Warren Stories: Tristian Williams

Our Warren Stories series turns the spotlight on writers, readers, and artists within our community. Here, we’ll share their work, artistry, and personal stories in our effort to uplift every member of our community and make their voices heard. Have a story you’d like to tell? Contact us today!

Today, we’re going to hand the mic to Tristian Williams, a young writer and student in Oklahoma who reached out to tell us about her experience with writing as a transformative process that helped her to heal.

Poetry in Healing Form

Words have been a source of comfort to me since grade school. I have always loved to read, no matter the genre. I spent nearly every second of my spare time reading books I checked out from the school library. But then, sports, and other extra-curriculars, entered my life in high school and my desire to read lessened considerably. But, if I got anything of out of my seemingly monotonous English classes, it was an infatuation with poetry. Although I had little interaction with poetry throughout high school, the standard lessons on Shakespeare captivated my interest nonetheless. It was then that I discovered that the elegant flow of words in stanzas comforted me just as much, if not more, than any other coping mechanism I had attempted before. However, I was still too hopeless and naïve to think I could actually produce poetry myself someday.

Fast forward nearly a year after graduation; January of my freshman year of college. My annual, seasonal depression was in full rage. The weight of being a full-time, student-athlete was wearing on me, along with the usual drama accompanied with necessary transitions in life. I was in desperate need of an emotional outlet that wasn’t self-destructive like most of my behavior at the time.

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A friend of mine journaled regularly, so I decided I would give that a try. However, frustrated that I couldn’t produce words that captured my feelings to the full extent, I turned to poetry. At the beginning, it was mostly outbursts of rage that I’d hardly call poetry−but it calmed me. I started writing more often and giving it more attention. Eventually it took the form of poetry that wasn’t half bad. Yet, like most things, I didn’t stick with it long. My depression, on the other hand, stuck around through spring, summer, and late fall when I found myself in a hospital from an accidental overdose. I was self-medicating with drugs and alcohol to the point I couldn’t see it was destroying me. The overdose affected several relationships with family and friends, ended my basketball career, forced me to transfer schools, and quite frankly start over. However, I see it as the only thing that saved my life.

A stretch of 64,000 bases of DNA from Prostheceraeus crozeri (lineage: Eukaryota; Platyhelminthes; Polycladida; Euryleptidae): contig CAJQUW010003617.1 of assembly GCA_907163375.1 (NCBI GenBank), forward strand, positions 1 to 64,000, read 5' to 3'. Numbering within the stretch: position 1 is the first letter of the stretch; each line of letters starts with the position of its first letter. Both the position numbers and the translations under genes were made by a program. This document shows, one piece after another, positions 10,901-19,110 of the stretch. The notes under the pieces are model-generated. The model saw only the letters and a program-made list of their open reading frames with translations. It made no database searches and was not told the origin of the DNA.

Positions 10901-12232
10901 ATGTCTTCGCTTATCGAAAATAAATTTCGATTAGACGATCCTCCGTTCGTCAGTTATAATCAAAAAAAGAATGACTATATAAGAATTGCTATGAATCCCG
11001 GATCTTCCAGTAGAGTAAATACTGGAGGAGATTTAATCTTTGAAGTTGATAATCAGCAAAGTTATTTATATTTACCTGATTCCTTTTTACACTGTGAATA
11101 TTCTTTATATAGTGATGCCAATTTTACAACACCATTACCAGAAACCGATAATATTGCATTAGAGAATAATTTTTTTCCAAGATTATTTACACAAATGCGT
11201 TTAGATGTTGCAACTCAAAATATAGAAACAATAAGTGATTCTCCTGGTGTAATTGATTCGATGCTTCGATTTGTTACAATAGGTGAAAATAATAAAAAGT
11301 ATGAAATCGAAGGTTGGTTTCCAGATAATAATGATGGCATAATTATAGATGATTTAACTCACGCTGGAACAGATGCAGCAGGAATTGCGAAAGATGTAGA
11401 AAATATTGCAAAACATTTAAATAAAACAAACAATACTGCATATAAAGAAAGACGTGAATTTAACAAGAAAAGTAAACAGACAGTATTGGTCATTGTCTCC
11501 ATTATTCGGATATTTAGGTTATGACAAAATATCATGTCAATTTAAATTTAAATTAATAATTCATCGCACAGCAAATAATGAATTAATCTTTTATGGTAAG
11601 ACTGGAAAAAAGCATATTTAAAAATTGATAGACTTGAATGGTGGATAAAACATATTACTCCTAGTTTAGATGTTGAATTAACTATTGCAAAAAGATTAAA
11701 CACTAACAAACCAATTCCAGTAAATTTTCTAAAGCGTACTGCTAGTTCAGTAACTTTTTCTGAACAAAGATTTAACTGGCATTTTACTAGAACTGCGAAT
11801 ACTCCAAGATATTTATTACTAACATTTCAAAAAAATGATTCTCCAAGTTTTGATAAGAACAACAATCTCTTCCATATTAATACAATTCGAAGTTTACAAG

Being torn away from my comfort zone and being forced to completely re-evaluate my place in life has led to a better me and made me realize my passion: writing. I was spending most of my time going to therapy and going back home. I had so much free time, I just wrote. I wrote journal entries, a whole poem, a couple lines, letters to people that will never be sent, etc. I was just getting everything out. It was freeing, in a way, to be able to talk about what was happening and my thoughts on it. I was able to think through the issues I was facing, realize my self-worth, and eventually became self-aware of my own toxic traits so I could correct them. My sloppy journal entries turned into messy poems, then eventually poems I could be proud to show to my friends and family. I spoke about heartbreak, depression, sexual and emotional abuse, and how I overcame each of these things.

The great thing about me is, I’m still on this journey of self-love and healing; I’m not going to run out of things to say anytime soon. If I can produce poems that help not only myself, but others face their own issues, then I’ve accomplished my goal with writing. Even if it is interpreted in a different way than originally planned, the point of writing is for people to be able to relate; to form an emotional bond. I hope my poems reach out to someone, even just one person, and show them that they matter.

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Tristian Williams is from Boise City, Oklahoma. She grew up in love with books and basketball, and received a basketball scholarship to attend college. She now lives in Blanchard, Oklahoma, and attends Oklahoma City Community College as a journalism major. She hopes to one day be a published writer.

You can contact Tristian on Reddit.